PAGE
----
The Center for Medicare & Medicaid Services (CMS)
The Drug Enforcement Agency (DEA)
The Environmental Protection Agency (EPA)
The Occupational Safety and Health Administration (OSHA)
The Office of Civil Rights (OCR)
The American Dental Association thanks the following individuals for their contributions to this module:
- Dr. Andrew B. Brown, Council on Dental Practice 2012-2016, chair 2015-2016
- Dr. Terry O’Toole, Council on Dental Practice 2013-2017, chair 2016-2017
- Dr. Craig Ratner, Council on Dental Practice 2014-2018, vice chair 2016-2017
- Dr. Jean L. Creasey, Council on Dental Practice 2012-2016
- Dr. Stacey Van Scoyoc, Council on Dental Practice 2015-2019
- Ms. Leslie Canham
- Ms. Teresa Duncan, MS
- Ms. Kathy Eklund
- Ms. Linda Harvey
- Dr. Howard Pactovis
- Mr. Duane Tinker
- Ms. Olivia Wann, JD
In addition to the individuals cited above, principal contributors to this publication include Dr. Pamela M. Porembski, director, Council on Dental Practice, Cynthia Kluck-Nygren, manager, Dental Team Activities and Publications, and Dr. Diane Metrick, senior manager, Special Projects and Emerging Issues. Special thanks to the ADA’s Council on Dental Practice and Council on Ethics, Bylaws, and Judicial Affairs for their review of and contributions to this module.
The American Dental Association created the Guidelines for Practice Success™ (GPS™) on Managing the Regulatory Environment as a resource to help dentists be aware of – and comply with – some of the many federal regulations that relate to providing dental treatment in an environment that is safe for both dental patients and dental healthcare workers. In making these materials available, the ADA does not, nor does it intend to, provide either legal or professional advice. None of the content in this module represents ADA’s legal or professional advice as to any particular situation you might face or any decisions you may need to make regarding patient and/or staff safety. Guidance of that nature is most appropriately provided by a properly qualified professional, such as an attorney and/or consultant who specializes in regulatory compliance, in your jurisdiction.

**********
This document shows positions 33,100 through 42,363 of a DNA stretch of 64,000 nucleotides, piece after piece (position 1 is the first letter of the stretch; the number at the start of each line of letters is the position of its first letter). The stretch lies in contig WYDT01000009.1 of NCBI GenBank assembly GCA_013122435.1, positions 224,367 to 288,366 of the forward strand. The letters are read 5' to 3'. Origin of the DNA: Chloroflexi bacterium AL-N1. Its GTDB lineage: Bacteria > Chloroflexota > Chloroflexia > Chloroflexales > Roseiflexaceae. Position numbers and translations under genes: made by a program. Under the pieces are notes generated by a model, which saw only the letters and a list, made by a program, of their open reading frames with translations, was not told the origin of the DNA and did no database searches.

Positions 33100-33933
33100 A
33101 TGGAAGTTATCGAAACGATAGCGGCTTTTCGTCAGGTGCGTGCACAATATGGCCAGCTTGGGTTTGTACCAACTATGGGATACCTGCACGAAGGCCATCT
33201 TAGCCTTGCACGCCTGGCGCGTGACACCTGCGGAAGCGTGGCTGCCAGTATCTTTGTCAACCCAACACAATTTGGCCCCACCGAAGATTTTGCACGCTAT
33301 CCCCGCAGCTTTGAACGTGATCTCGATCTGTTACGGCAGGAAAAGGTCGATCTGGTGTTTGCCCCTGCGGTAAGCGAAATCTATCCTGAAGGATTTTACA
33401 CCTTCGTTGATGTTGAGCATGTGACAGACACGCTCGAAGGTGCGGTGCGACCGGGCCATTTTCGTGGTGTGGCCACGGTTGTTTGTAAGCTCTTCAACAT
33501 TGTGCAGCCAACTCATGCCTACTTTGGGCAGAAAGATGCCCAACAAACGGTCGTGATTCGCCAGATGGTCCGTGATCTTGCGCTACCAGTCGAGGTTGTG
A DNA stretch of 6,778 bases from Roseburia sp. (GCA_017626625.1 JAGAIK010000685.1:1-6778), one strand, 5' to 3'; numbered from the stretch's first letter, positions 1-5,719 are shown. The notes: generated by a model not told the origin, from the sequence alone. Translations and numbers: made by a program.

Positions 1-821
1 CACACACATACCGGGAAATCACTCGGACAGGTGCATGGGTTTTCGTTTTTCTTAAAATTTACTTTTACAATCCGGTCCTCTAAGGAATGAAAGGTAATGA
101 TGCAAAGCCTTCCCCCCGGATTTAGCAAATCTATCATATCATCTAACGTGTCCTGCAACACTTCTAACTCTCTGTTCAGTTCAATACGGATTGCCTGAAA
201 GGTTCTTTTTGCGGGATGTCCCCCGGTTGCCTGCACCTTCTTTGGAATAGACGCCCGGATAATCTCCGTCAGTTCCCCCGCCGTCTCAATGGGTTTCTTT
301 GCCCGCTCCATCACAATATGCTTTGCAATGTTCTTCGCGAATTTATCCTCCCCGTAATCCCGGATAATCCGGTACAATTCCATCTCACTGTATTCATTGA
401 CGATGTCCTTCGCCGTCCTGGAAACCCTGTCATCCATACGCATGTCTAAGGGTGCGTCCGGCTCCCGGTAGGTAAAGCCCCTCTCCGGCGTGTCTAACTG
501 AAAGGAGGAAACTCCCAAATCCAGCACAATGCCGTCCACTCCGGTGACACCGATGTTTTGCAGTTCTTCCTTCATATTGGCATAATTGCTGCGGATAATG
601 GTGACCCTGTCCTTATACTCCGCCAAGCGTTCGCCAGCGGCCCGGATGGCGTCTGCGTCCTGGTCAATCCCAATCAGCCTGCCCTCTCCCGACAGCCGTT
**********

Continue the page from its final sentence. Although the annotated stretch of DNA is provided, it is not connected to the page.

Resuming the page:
While some content within the ADA’s Guidelines for Practice Success™ (GPS™) on Managing the Regulatory Environment may discuss certain federal and state laws in very general terms, it does not and cannot address every federal and state law, rule or regulation that could affect in-office protocols, procedures, and activities relating to complying with federal regulatory statutes. Each dental practice must be aware of and comply with applicable state and federal laws, rules and regulations. This resource refers to various federal statutes and regulations, including those adopted by agencies such as the Centers for Disease Control and Prevention (CDC), the Centers for Medicare & Medicaid Services (CMS), the Drug Enforcement Agency (DEA), and others. None of the information in this module has been reviewed or approved by representatives of those or any other federal agencies. The structure and design of each practice’s regulatory compliance plans, activities, training, and other programs will be unique to that practice and each practice should appropriately consider, and abide by, the federal, state and local stipulations regarding them.
We have made every effort to make these materials useful and informative. As a consumer of this information, however, you must understand that laws vary between jurisdictions and that changes to those rulings may occur more frequently than this resource is updated. For that reason, we make no representations or warranties of any kind about the completeness, accuracy, or any other quality of these materials or any updates, and expressly disclaim all warranties, including without limitation all implied warranties (including any warranty as to merchantability and fitness for a particular use).
To the extent that we have included links to any websites, we intend no endorsement of their content and imply no affiliation with the organizations that provide their content. Nor do we make any representations or warranties about the information provided on those sites, which we do not control in any way.
We welcome your comments and suggestions regarding the ADA’s Guidelines for Practice Success™ (GPS™) on Managing the Regulatory Environment.